Europe’s junk bond market had rallied since March, but with tighter coronavirus restrictions across several countries, the demand for riskier debt has fallen
A resurgence in the European high-yield bond market has stalled as a pickup in COVID-19 cases and an upcoming U.S. election crimp demand for risk assets, making it harder for the continent’s junk-rated companies to raise cash.
Europe’s junk bond market had rallied since March as unprecedented European Central Bank stimulus flattened rates and boosted demand for assets offering any form of yield.
But with several countries responding with tighter coronavirus restrictions to rising case numbers, demand for riskier debt has fallen.
Markit’s iTraxx European crossover index of credit default swaps, which measures the cost of insuring exposure to a basket of junk-rated European companies, has risen 55 basis points in the last two weeks alone to 345 bps.
The market came to realise we had quite a few events and potential triggers for heightened volatility such as the U.S. election, a second COVID-19 wave and Brexit, so you saw a shakedown in high-yield markets, said Andrey Kuznetsov, senior credit portfolio manager at Federated Hermes, a $629 billion asset manager.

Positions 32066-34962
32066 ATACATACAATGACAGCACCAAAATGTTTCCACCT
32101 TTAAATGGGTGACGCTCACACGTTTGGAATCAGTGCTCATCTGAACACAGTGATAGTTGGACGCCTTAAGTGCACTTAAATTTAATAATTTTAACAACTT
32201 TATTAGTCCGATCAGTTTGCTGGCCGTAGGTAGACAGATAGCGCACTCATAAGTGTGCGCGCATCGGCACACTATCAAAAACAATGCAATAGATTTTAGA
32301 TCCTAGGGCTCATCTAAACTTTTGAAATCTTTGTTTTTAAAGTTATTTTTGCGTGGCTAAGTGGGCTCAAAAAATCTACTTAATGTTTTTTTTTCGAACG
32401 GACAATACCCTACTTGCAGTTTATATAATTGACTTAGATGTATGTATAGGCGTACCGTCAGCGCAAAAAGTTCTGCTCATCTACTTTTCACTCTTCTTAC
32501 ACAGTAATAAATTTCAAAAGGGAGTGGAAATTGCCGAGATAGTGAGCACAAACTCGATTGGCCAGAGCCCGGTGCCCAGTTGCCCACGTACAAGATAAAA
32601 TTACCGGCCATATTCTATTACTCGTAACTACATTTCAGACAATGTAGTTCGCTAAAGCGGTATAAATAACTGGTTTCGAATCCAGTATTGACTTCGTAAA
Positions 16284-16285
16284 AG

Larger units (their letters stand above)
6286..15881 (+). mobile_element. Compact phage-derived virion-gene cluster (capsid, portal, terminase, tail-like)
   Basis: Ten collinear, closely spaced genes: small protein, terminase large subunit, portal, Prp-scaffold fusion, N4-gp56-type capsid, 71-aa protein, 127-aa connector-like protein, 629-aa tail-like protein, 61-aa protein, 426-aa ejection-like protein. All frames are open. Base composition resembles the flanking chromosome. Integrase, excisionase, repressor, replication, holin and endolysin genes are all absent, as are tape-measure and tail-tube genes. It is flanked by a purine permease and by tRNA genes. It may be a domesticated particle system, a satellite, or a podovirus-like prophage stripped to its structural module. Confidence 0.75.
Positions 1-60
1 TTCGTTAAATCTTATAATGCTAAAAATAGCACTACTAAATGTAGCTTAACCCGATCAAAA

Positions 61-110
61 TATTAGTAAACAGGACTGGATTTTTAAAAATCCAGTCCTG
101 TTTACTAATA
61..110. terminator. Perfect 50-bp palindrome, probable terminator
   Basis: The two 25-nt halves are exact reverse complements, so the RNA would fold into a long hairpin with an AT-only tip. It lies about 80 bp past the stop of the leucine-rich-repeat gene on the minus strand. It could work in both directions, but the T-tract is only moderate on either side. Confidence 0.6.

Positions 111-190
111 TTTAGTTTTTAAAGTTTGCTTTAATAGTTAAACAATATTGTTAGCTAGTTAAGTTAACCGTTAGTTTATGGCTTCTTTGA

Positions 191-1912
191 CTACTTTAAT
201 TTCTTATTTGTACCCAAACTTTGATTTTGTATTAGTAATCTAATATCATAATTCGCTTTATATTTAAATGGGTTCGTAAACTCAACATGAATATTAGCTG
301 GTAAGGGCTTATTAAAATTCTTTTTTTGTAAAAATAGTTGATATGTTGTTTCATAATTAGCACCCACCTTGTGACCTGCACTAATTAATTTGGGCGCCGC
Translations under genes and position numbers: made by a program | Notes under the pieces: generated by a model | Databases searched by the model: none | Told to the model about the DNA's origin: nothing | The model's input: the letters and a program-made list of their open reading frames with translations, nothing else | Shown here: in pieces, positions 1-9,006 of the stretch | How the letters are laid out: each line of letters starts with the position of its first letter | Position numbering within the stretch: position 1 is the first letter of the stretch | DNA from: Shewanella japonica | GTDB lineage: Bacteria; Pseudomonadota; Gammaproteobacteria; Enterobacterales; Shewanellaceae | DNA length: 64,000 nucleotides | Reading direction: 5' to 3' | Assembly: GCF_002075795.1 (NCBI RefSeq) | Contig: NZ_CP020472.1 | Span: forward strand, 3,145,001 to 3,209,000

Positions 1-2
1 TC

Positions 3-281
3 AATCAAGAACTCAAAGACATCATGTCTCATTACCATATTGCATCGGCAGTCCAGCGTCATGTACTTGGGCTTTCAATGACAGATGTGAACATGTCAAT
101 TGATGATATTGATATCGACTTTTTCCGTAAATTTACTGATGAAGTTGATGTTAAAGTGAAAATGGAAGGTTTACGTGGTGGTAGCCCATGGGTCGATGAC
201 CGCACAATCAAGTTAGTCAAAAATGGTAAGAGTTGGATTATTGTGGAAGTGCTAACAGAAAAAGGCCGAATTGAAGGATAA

And we are not out of the woods yet, he added.
The shakeout in high-yield debt comes just as Europe’s sub-investment grade offerings were starting to return to pre-pandemic levels, with 22.63 billion euros ($26.54 billion) of issuance in the third quarter, according to Refinitiv data.
Overall, in a COVID-affected year, European high-yield debt issuance is down 29% to 66.14 billion euros ($77.52 billion) in the first nine months of 2020 compared with same period of 2019. It is also the lowest nine-month figure since 2012.
The fact that the market has remained open and issuers have continued to trickle through has encouraged some bankers. This week alone, Spanish supermarket chain El Cortes Ingles and Dutch chemicals firm OCI hit the market, Refinitiv’s IFR news service reported.
Most notably, Italy’s Engineering Group revisited markets this week, backing its buyout by Bain Capital and Neuberger Berman with a rejigged offering three months after pulling its first attempt.
Right now there are some headwinds but these are typically weak patches in a recovering backdrop, said Justin Jewell, a portfolio manager at Bluebay Asset Management.
Much will depend on the economic recovery, bankers and investors say, with Citi’s economic surprises index showing that European growth is starting to disappoint.
As long as that continues, high-yield markets will continue to be tricky to navigate, said Kuznetsov.
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